Should the board chose to allow training to occur, Henkin urged it to limit it to Mauna Loa.
“In life, you don’t always get the preferred alternative. You get the alternative that is good enough. … [Using just Mauna Loa] is the lesser of two evils,” he said.
A ‘lose-lose’ situation
After an executive session, Pacheco explained that he could not support a FONSI determination if the training includes palila critical habitat. He said he knew the area very well and that if a helicopter did crash, with the remoteness of the slope, “it would have a really deleterious effect.”
“It’s hard to quantify the loss of training for troops … in relation to the potential risk of losing a species. For me, it’s a line I’m not willing to cross,” he said.
At-large member David Goode was also concerned about the palila, but was leaning toward approval because the training would occur for a short time.
“This just feels like the biggest lose-lose,” he said. He added that an environmental impact statement should accompany any future permits.
In the end, Aila, Kaua`i member Ron Agor, Maui’s Jerry Edlao, and Goode voted in favor of the FONSI and the permit on the conditions that helicopters stay at least 2,000 feet above palila habitat and provide immediate fire suppression. Pacheco and at-large member Sam Gon opposed them. All members, however, agreed that an EIS needed to be done for any future training in the area.
“This has been very, very hard,” Aila said.
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Forestry Division Seeks Bids for Native Bird Projects
Talk about a change of heart.
A decade ago, the Land Board turned away a non-profit group, backed by foundation money, interested in managing and conserving the natural resources on 21,000 acres of state land at Pu`u Wa`awa`a in North Kona. The group, Ka Ahahui O Pu`u Wa`awa`a, included former Land Board member and Hawai`i County planning director Chris Yuen and noted Stanford University biologist Peter Vitousek.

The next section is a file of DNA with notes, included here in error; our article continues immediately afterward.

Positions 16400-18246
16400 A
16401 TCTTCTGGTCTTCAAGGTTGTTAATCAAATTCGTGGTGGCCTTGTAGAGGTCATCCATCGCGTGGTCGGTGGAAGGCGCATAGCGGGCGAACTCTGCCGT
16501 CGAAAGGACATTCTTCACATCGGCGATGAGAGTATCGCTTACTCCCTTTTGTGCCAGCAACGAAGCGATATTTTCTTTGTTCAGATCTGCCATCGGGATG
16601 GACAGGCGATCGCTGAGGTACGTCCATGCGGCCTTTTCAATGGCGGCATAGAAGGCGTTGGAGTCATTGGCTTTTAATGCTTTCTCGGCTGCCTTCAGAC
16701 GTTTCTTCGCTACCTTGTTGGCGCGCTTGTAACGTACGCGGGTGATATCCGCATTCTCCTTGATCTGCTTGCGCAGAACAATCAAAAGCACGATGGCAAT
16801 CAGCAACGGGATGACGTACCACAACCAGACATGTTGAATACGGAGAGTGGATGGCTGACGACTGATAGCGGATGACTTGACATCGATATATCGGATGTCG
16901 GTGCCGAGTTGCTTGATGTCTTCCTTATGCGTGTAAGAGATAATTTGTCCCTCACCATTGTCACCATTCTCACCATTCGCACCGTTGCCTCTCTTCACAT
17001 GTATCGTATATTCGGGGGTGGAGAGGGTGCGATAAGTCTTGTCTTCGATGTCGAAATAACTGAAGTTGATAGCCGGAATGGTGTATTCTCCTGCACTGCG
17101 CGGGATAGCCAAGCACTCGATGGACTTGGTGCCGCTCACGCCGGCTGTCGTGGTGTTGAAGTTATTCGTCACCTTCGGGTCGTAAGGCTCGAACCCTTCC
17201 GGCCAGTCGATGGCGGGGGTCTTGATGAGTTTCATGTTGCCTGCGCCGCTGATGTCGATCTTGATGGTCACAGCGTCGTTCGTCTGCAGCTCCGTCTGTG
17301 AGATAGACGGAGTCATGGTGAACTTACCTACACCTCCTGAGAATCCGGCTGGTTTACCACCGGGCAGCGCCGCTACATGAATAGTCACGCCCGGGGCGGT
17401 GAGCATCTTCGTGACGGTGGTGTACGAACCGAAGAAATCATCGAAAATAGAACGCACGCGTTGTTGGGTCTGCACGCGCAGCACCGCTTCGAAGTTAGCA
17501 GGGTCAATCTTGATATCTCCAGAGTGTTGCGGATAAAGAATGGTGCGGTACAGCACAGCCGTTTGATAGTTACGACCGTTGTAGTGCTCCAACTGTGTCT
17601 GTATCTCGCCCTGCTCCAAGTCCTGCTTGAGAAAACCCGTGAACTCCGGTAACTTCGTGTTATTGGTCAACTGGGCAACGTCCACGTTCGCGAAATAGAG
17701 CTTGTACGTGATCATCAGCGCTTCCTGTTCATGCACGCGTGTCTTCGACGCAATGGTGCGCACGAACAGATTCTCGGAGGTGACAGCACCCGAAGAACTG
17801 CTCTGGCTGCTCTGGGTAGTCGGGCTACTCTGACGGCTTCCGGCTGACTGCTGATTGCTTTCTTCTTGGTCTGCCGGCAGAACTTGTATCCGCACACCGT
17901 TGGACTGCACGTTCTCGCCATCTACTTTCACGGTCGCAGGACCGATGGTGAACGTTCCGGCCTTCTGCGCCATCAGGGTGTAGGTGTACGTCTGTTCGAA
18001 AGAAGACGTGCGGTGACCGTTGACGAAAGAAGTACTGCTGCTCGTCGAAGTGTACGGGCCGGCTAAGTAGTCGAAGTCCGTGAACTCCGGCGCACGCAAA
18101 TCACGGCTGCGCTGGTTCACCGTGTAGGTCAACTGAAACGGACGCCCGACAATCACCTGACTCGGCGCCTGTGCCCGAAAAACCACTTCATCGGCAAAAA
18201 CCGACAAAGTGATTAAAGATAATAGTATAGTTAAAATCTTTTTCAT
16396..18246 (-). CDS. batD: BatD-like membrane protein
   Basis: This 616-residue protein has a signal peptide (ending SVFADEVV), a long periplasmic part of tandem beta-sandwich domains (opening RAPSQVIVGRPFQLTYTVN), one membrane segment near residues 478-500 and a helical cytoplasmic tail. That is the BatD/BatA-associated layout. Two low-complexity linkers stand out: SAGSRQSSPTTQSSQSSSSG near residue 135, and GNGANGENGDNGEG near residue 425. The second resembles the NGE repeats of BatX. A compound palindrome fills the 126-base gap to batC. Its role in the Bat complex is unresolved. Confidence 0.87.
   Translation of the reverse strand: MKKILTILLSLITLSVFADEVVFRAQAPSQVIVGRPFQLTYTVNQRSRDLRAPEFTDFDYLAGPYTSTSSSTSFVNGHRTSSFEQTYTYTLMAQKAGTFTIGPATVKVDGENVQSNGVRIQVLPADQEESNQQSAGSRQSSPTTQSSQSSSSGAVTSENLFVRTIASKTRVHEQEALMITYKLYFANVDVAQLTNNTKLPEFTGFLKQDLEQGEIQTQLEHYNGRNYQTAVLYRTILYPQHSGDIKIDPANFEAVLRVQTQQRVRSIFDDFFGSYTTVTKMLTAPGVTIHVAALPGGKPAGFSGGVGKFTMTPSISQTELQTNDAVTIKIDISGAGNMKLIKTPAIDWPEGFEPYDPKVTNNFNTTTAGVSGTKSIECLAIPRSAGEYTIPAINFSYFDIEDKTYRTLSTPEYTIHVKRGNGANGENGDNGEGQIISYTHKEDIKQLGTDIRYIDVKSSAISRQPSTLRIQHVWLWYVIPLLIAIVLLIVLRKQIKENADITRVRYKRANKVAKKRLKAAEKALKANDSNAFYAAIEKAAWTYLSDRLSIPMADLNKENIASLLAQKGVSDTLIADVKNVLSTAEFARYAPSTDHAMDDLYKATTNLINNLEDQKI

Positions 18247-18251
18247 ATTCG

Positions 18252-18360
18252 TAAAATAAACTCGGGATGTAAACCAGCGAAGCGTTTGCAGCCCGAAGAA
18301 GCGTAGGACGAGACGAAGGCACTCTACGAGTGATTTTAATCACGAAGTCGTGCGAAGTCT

The board’s decision, which was not unanimous, hinged, in part, on testimony from the Division of Forestry and Wildlife’s Big Island staff. In a letter to the board, staff argued that the division could handle the resource management burdens of the area on its own.
Fast forward ten years: DOFAW is now asking the Land Board to hire private entities to conduct a variety of natural resource management activities throughout the state, including at Pu`u Wa`awa`a. On September 9, DOFAW sought Land Board approval to allow companies to bid on more than two dozen projects intended to protect native birds.
A list of 16 potential projects in DOFAW’s report to the board includes the management of the 3,800-acre Pu`u Wa`awa`a forest bird sanctuary ($75,000), Mauna Kea forest restoration ($300,000), and seabird recovery on Kaua`i and Lana`i (a total of $1 million). Total state and federal funds available for the projects: $6,238,358.
The board, without questions or comments from the public, unanimously approved DOFAW’s request.
Two weeks later, the board was expected to vote on another DOFAW request to send work out to bid, this time for removal of feral cattle from the Wai`anae Kai forest reserve.
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O`ahu Forest Reserve System Gains Thousands of Acres
At its September 9 meeting, the Land Board approved the withdrawal of 146 acres from O`ahu forest reserves and added 5,730 more.
Roughly 80 acres removed from the Waimanlo forest reserve had been given to the state Department of Agriculture in 1998 for an agricultural research center and related purposes. Nearly 65 acres went to the Boy Scouts of America in 2004 in exchange for private lands in Waikele. The
remaining 0.59 acres, the site of a reservoir, had been set aside to the Honolulu Board of Water Supply decades ago.
The largest addition, 3,592 acres in Honouliuli, was once a preserve managed by The Nature Conservancy and was acquired by the state in 2010.
Volume 22, Number 4 — October 2011